I think my husband is getting good enough at it that he is no longer frustrated with the results he gets (and tinkering with his computer seems to be a fun hobby for him). But he drove the 45 minutes back to Fry's on many occasions to replace parts that failed, etc. Yes, you can have failures like that when you buy a computer too. But his computer took more of such trips than our other 3 computers combined.

  11. #11
    Cyburbia Administrator Dan's avatar
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    Quote Originally posted by Tom R
    Any of these touch you where it tickles?

    http://www.tigerdirect.com/applicati...c.asp?CatId=14
    STAY AWAY FROM TIGER DIRECT! Note the uppercase letters.

    See what the geeks say on boards like Ars Technica. Almost always, it'll be Newegg and Multiwave.
    Growth for growth's sake is the ideology of the cancer cell. -- Edward Abbey

  12. #12
    Cyburbian Tom R's avatar
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    brawch brawch brawch

    I think I have officially chickened out.
    WALSTIB

  13. #13
    Cyburbian el Guapo's avatar
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    I'll echo Dan's message concerning Tiger Direct - they SUCK!!!

    I've finially given up tweaking and building my own PCs. Now, I'm trying to get the family to shed computers. Having 6 running PCs for 3 people is too many. I also just gave away to our local National Guard Unit a big box of all of my old Frankensteins. If fully assembled there was at least 1-386, 1-486, 4-P1, 3-P2, & 2-P3 in the box, complete with hard drives, cases, PS's, keyboards, mice, & even a few tape drives. I'm more in need of space in the house than junk I'll never use.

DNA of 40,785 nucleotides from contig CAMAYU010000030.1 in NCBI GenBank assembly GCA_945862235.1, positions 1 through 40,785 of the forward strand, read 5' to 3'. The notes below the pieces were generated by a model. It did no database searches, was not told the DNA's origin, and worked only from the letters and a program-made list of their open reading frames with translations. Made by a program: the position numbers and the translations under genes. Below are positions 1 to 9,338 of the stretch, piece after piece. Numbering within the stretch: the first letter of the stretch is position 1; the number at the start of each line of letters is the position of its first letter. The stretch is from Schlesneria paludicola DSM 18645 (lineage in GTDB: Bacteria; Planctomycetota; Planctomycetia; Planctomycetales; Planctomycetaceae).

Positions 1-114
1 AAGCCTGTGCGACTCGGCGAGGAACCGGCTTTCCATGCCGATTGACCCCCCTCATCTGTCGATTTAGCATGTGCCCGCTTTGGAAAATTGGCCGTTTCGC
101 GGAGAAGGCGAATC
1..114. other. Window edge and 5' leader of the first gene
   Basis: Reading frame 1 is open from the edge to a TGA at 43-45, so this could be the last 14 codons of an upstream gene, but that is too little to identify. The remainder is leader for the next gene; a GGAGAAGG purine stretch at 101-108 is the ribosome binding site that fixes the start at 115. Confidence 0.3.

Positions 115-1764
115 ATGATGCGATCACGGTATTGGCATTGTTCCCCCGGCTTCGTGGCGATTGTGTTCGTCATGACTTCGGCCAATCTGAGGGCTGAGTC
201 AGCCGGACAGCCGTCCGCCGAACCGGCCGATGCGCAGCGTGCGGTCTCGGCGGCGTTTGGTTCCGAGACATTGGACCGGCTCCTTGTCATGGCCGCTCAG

I now have a guest computer. When we have people stay over I have a computer they can use to browse or check their email from. It got to be a pain in the ass to see some relatives playing solotaire on a pc I needed to get some work done. Plus, I don't have to worry about viruses and crap on my laptop.

  14. #14
    I am in the same boat as Dan, I kind of add stuff as needed or as money allows. I am running an Athlon XP1800 with 1 GB of DDR RAM and a 32 mb video card. I have 2 hard drives (120gb and 160gb). My next upgrades will likely be a new case, 128mb video card and maybe a new Athlon XP 3000 CPU. I cannot imagine that I would ever buy a complete system again. I have more fun assembling things as I need them. If you have the older AT form case instead of ATX, you could probably grab a barebones system with a motherboard, cpu, ATXcase, power supply, keyboard, mouse, floppy drive, and CD rom for under 200 bucks. Just add your other peripherals and you have a great system.

    I will chime in with my 2 cents regarding Tiger Direct, I think they are awesome. But I am basing this on my experience with them. I have ordered all but one of my motherboard/cpu combos and several peripherals from Tiger as well as my initial first Windows computer (I was a Macintosh user until 1997ish) from there as well. They have always shipped things in a timely fashion. I had to return one processor and they did what most places do, they ship a replacement out and credit your card when they get the defective one back. I have heard many people (friends included) that Tiger sucks but I have never experienced anything but satisfaction from them. Now if you want to talk about Dell….that is another story.

    With that being said I tend to lean towards NewEgg also. They usually have better prices and selection. Customer service is great.
    "I'm a white male, age 18 to 49. Everyone listens to me, no matter how dumb my suggestions are."

    - Homer Simpson